PORTLAND, Ore. (KOIN) — Nearing the fourth week of the historic Portland teachers’ strike with no end in sight, families aired their frustrations after a marathon bargaining session yielded no deal.
While both sides continue to bargain, the district is already looking at ways to make up all those missed days and it could involve Christmas break.
Parents, grandparents, and other family members stood their ground, or in this case sat, as they hosted a sit-in at the Multnomah County building, hoping to reach PPS school board member and county commissioner Julia Brim-Edwards.
After a long night of negotiations, the teachers’ union says despite reaching a settlement between both sides, the district rejected it, something that frustrated families.
“It really feels like in the middle of the night, 4 a.m., Julia and a couple of other board members didn’t accept a deal that seemed like was a good deal,” parent Christopher Zimmerly-Beck said.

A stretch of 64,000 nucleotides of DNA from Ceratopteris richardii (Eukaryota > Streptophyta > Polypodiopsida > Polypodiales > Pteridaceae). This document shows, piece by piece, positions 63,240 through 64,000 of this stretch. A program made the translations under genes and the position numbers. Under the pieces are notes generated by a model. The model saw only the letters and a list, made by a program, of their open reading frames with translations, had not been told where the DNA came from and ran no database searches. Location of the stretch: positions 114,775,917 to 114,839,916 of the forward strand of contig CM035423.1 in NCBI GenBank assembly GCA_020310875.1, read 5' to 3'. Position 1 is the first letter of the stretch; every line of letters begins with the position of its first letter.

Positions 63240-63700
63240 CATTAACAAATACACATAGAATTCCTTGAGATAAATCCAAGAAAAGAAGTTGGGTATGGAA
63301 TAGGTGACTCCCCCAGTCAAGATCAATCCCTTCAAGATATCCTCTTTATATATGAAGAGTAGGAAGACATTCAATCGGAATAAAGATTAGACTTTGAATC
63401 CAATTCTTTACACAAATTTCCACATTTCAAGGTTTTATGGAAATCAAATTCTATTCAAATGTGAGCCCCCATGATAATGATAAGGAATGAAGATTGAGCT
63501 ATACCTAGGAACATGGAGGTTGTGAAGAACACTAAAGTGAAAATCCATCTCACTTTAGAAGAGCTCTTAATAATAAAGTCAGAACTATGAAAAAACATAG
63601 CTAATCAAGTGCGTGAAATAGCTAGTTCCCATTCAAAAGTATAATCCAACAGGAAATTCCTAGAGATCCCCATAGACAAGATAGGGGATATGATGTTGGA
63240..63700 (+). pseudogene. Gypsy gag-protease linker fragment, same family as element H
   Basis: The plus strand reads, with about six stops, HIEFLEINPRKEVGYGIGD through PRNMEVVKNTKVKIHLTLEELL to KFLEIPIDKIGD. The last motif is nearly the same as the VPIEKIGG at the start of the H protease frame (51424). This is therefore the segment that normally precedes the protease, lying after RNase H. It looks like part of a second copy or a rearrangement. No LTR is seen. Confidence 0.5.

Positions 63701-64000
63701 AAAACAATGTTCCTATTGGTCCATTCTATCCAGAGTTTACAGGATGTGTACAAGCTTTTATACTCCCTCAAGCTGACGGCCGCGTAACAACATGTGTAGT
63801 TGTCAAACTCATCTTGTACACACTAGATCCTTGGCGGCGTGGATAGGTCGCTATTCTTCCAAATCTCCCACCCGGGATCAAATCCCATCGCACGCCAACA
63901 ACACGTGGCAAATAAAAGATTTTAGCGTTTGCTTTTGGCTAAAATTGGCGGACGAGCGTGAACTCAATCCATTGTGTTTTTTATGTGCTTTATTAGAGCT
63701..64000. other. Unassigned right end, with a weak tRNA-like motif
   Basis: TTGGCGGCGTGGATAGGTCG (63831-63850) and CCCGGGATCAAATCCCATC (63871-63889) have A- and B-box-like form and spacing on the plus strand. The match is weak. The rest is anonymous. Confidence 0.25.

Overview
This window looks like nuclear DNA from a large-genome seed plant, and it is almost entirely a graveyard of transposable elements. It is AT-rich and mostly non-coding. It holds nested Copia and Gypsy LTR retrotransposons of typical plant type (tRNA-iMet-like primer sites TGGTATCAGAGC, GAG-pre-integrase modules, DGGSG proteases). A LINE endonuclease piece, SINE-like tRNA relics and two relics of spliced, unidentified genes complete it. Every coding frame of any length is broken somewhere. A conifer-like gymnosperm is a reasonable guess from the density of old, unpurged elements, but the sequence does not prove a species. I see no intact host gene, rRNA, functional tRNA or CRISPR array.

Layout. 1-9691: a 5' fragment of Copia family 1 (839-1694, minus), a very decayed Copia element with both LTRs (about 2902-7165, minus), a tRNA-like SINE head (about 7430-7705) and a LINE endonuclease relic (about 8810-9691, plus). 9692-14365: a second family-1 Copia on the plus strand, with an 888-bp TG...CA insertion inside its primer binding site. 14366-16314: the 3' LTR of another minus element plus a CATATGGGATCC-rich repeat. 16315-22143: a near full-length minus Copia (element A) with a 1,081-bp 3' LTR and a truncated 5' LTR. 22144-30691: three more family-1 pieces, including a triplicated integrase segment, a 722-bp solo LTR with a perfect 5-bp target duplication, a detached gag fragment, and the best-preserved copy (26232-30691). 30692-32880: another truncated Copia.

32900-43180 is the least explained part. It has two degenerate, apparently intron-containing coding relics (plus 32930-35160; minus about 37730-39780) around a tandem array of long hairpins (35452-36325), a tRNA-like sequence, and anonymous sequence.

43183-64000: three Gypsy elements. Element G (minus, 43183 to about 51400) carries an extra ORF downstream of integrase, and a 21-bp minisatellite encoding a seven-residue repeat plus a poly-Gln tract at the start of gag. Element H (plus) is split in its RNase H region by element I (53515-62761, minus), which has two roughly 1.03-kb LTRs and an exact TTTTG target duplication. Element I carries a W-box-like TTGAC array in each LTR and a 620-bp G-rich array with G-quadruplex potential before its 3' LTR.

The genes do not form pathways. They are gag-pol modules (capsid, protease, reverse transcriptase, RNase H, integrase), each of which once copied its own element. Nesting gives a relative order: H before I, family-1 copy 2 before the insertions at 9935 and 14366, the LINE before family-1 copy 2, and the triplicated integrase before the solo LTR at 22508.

However, the district denies this and as a class-size cap is no longer on the table with a proposed compromise of letting parents on committees weigh in instead, some board members like Brim-Edwards say that won’t fly, citing student privacy concerns.
“We’re just not comfortable with parents making decisions for other people’s children,” Brim-Edwards said.
During the sit-in, some families continued their pleas for the strike to end.
“We have to work together, so for me, it’s just a connection to community. It takes a village,” grandparent Lynne Smouse Lopez said.
Meanwhile, outside, teachers continued to rally for a deal, urging the district to agree with some of the compromises proposed by the union.
“I’m feeling frustrated. We want to include our parents in the decision-making of our contract,” teacher Beyoung Yu said.
Now with a proposed plan for making up the lost school days, the district is looking at cutting out the first week of Christmas vacation to make up days, as well as tacking on days in June, but any plan would need to be agreed on by the union, which could mean even more bargaining to come, not to mention throwing a wrench in holiday travel plans families may already have.